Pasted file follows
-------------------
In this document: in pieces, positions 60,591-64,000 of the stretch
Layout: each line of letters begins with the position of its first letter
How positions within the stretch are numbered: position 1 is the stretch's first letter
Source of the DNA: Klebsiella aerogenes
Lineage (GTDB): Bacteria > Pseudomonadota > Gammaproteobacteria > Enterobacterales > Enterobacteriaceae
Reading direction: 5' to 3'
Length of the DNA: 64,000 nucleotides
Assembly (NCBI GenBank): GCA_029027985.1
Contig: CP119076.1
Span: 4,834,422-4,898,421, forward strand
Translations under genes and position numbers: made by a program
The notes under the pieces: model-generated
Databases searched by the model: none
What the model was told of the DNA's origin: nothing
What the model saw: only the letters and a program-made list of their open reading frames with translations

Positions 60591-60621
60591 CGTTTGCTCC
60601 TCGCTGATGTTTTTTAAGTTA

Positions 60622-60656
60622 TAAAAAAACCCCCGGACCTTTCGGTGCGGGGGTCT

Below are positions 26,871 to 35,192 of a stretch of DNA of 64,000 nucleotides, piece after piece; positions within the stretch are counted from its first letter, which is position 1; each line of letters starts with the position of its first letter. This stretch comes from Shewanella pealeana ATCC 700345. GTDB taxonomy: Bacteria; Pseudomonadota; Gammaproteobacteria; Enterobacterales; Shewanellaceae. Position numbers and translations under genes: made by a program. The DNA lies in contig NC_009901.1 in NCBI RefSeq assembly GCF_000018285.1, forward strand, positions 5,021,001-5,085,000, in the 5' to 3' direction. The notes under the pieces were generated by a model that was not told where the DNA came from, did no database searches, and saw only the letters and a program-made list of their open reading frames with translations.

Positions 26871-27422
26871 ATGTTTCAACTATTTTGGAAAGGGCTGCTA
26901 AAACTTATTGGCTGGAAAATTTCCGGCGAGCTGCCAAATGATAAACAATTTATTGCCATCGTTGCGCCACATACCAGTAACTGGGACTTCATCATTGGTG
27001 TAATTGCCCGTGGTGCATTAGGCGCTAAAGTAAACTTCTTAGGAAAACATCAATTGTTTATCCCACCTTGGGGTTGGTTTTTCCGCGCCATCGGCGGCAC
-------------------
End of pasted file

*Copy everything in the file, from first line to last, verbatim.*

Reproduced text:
In this document: in pieces, positions 60,591-64,000 of the stretch
Layout: each line of letters begins with the position of its first letter
How positions within the stretch are numbered: position 1 is the stretch's first letter
Source of the DNA: Klebsiella aerogenes
Lineage (GTDB): Bacteria > Pseudomonadota > Gammaproteobacteria > Enterobacterales > Enterobacteriaceae
Reading direction: 5' to 3'
Length of the DNA: 64,000 nucleotides
Assembly (NCBI GenBank): GCA_029027985.1
Contig: CP119076.1
Span: 4,834,422-4,898,421, forward strand
Translations under genes and position numbers: made by a program
The notes under the pieces: model-generated
Databases searched by the model: none
What the model was told of the DNA's origin: nothing
What the model saw: only the letters and a program-made list of their open reading frames with translations

Positions 60591-60621
60591 CGTTTGCTCC
60601 TCGCTGATGTTTTTTAAGTTA

Positions 60622-60656
60622 TAAAAAAACCCCCGGACCTTTCGGTGCGGGGGTCT

Below are positions 26,871 to 35,192 of a stretch of DNA of 64,000 nucleotides, piece after piece; positions within the stretch are counted from its first letter, which is position 1; each line of letters starts with the position of its first letter. This stretch comes from Shewanella pealeana ATCC 700345. GTDB taxonomy: Bacteria; Pseudomonadota; Gammaproteobacteria; Enterobacterales; Shewanellaceae. Position numbers and translations under genes: made by a program. The DNA lies in contig NC_009901.1 in NCBI RefSeq assembly GCF_000018285.1, forward strand, positions 5,021,001-5,085,000, in the 5' to 3' direction. The notes under the pieces were generated by a model that was not told where the DNA came from, did no database searches, and saw only the letters and a program-made list of their open reading frames with translations.

Positions 26871-27422
26871 ATGTTTCAACTATTTTGGAAAGGGCTGCTA
26901 AAACTTATTGGCTGGAAAATTTCCGGCGAGCTGCCAAATGATAAACAATTTATTGCCATCGTTGCGCCACATACCAGTAACTGGGACTTCATCATTGGTG
27001 TAATTGCCCGTGGTGCATTAGGCGCTAAAGTAAACTTCTTAGGAAAACATCAATTGTTTATCCCACCTTGGGGTTGGTTTTTCCGCGCCATCGGCGGCAC